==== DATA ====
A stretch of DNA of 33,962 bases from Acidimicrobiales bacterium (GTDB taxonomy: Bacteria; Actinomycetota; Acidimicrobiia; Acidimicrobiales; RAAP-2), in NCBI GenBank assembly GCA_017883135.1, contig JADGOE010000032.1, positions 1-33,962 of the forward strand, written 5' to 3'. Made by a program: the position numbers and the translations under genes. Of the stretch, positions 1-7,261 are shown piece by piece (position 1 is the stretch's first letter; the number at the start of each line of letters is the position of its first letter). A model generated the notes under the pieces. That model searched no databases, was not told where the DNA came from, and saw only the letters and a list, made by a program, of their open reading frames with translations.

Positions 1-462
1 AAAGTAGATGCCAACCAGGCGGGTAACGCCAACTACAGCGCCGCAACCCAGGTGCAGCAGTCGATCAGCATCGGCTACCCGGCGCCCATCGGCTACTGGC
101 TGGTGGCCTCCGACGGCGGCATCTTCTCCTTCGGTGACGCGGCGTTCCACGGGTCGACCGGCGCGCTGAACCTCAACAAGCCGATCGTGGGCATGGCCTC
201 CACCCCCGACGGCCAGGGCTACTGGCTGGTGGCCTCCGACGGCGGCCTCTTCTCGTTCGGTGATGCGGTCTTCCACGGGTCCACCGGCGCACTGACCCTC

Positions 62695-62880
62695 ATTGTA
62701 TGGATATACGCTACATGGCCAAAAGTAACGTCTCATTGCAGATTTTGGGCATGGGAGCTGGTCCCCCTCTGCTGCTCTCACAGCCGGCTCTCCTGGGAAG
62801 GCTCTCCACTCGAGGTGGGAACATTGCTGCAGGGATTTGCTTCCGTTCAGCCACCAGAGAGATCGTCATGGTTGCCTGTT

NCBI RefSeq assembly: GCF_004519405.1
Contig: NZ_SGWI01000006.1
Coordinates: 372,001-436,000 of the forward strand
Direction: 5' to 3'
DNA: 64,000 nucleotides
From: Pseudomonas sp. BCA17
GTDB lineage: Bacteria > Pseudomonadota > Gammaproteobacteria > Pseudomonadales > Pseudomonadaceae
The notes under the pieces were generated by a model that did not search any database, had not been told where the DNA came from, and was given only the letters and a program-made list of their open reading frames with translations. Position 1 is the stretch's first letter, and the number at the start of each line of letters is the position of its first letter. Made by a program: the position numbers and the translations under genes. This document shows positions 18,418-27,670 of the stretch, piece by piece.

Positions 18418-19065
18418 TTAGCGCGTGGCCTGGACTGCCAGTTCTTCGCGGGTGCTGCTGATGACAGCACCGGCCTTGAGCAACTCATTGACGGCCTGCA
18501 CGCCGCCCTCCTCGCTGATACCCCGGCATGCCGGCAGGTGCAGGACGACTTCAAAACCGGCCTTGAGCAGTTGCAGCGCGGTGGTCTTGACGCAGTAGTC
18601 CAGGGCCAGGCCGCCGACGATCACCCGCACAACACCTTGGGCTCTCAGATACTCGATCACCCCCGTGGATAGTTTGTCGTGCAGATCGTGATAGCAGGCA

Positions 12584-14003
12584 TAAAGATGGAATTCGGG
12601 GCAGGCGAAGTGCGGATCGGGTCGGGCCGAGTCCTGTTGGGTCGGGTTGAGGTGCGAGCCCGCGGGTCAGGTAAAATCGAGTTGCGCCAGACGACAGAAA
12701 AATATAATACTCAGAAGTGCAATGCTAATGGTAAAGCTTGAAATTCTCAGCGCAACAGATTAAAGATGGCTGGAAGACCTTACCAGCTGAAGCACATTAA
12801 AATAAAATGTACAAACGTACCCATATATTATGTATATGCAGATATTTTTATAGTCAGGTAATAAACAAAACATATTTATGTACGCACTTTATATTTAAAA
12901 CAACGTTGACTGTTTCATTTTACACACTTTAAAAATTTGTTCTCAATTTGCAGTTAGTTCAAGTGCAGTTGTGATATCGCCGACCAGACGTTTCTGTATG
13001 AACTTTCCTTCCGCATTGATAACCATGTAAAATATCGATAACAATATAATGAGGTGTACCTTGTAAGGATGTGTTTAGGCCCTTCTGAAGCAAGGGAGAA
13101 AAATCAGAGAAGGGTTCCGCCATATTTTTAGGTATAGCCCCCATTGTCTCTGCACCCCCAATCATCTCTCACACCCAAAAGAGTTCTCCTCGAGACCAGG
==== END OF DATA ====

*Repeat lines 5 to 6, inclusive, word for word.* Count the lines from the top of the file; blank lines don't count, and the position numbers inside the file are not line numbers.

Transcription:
201 CACCCCCGACGGCCAGGGCTACTGGCTGGTGGCCTCCGACGGCGGCCTCTTCTCGTTCGGTGATGCGGTCTTCCACGGGTCCACCGGCGCACTGACCCTC

Positions 62695-62880